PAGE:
After nearly an hour of discussion during a work session Tuesday, the Lexington Urban County Council gave initial approval for an additional $150,000 to move and save a mid-20th Century bank on South Broadway.
The council will not take a final vote on the $150,000 for several weeks. Tuesday’s vote was to put the $150,000 on the council’s agenda.
The Warwick Foundation, which is spearheading efforts to save the building, has agreed to give council its five-year business plan before Thursday’s council meeting, when the resolution backing the city allocation will have its first reading. The city budgeted $150,000 to Warwick for the current year. The group is asking for an additional $150,000 after bids to move the bank came in around $1.3 million — $450,000 more than originally expected.
Plans call for the bank to moved to a donated site on the Rupp Arena High Street parking lot. It will then become the People’s Portal, a type of community center that can also be rented for private events.
Some on council said Tuesday they were struggling with giving an additional $150,000 to save the bank when the city has so many needs, and some expressed concern that the city will be on the hook for future operating expenses.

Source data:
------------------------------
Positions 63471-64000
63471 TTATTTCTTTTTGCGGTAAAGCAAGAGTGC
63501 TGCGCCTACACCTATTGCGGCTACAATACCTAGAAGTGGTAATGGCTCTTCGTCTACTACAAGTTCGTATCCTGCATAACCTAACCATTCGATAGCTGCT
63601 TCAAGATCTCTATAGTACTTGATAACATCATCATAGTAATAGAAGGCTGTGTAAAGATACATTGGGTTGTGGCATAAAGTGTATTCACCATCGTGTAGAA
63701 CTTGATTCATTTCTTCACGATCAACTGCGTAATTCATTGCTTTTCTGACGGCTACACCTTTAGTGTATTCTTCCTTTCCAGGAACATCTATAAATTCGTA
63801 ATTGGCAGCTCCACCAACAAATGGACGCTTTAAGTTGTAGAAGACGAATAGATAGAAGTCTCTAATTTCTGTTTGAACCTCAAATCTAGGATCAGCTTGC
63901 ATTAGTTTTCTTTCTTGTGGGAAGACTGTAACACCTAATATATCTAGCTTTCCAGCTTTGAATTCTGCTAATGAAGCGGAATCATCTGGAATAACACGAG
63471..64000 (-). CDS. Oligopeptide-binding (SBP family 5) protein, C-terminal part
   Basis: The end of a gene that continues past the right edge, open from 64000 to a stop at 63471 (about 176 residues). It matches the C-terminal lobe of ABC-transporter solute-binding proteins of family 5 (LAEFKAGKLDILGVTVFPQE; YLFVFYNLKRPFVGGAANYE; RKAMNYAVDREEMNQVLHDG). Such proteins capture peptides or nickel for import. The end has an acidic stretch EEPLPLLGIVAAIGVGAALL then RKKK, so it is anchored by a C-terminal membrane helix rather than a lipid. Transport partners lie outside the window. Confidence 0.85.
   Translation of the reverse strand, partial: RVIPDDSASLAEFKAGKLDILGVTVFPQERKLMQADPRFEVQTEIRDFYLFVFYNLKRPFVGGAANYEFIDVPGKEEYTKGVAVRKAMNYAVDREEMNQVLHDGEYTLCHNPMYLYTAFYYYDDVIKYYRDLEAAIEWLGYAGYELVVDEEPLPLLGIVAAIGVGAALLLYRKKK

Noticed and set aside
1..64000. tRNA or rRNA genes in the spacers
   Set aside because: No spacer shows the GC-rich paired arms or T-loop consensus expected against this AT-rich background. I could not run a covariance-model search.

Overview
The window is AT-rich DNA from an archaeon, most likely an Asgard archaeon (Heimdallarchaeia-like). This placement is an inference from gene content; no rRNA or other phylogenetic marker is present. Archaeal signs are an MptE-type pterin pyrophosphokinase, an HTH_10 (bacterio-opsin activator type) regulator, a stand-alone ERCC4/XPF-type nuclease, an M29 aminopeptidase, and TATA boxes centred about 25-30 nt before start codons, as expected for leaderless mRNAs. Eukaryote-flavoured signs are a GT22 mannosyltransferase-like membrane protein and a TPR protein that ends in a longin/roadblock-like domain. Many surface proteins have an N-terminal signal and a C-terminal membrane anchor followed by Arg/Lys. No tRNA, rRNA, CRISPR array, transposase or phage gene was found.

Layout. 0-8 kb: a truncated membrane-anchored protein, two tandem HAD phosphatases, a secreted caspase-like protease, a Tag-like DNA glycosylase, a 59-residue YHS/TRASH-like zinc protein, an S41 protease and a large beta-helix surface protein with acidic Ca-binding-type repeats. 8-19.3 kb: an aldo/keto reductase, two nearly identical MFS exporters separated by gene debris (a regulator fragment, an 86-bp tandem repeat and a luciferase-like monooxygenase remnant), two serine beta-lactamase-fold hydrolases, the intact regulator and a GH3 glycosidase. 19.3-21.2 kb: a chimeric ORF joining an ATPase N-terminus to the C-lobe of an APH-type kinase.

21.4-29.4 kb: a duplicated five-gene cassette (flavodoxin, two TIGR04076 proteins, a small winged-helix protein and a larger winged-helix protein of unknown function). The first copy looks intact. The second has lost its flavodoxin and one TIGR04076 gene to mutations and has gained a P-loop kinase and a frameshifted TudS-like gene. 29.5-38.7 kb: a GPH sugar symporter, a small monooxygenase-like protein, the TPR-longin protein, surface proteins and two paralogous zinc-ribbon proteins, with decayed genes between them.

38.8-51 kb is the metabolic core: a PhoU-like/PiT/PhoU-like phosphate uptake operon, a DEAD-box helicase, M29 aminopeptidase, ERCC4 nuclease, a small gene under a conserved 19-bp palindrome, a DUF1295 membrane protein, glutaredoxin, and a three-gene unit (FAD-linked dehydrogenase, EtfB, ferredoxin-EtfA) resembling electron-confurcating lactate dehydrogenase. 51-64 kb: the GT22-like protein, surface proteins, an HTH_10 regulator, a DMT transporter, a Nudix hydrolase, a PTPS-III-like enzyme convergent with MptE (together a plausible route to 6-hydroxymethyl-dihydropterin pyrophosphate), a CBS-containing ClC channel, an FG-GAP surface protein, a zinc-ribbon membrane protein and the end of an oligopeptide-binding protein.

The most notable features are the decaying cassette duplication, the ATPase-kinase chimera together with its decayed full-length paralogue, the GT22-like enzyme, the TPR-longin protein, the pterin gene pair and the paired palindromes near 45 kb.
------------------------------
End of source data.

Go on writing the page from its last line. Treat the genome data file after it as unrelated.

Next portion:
“That’s a pretty big ask when we have parks that need dugouts and park benches,” said Councilwoman Jennifer Mossotti. “It puts us in a difficult situation.”
Others on council and Mayor Jim Gray said they supported giving the additional $150,000. The money would come from unspent bond funds.
“I think it’s a valuable project and it’s a worthwhile investment,” Gray said. Gray also said the city has used taxpayer money to save buildings of historic value in the past, including the remodeling of Ashland, Henry Clay’s home, and the Kentucky Theatre.
Councilwoman Susan Lamb said so much effort has gone into saving the bank — which was slated for demolition — that it would be unfortunate for the effort to go to waste.
Laurel Catto, chairwoman of the Warwick Board, told the council Tuesday that the group had to have the new site on High Street approved by federal agencies in order to secure historic tax credits. Those agencies wanted the original mulitiered exterior to be reproduced at the new site, further driving up costs, Catto said. Catto also told the council that Warwick will give an additional $300,000. It has already given $300,000.
The public has given $260,000 as part of a public fundraising campaign, and engineers, architects and other building trades professionals have donated work to save the building. The Lexington Center Corp., which controls the Rupp Arena lot, also vetted Warwick’s five-year business plan before donating the site and $75,000, Catto said.
Councilman Fred Brown questioned if Warwick could get a loan to cover its shortfall. But Catto said the Warwick Foundation board has been clear — they want the project fully funded before signing a moving contract.
“It has to be self-sustaining,” said Catto. “It’s at near-break even. We have no flexibility.”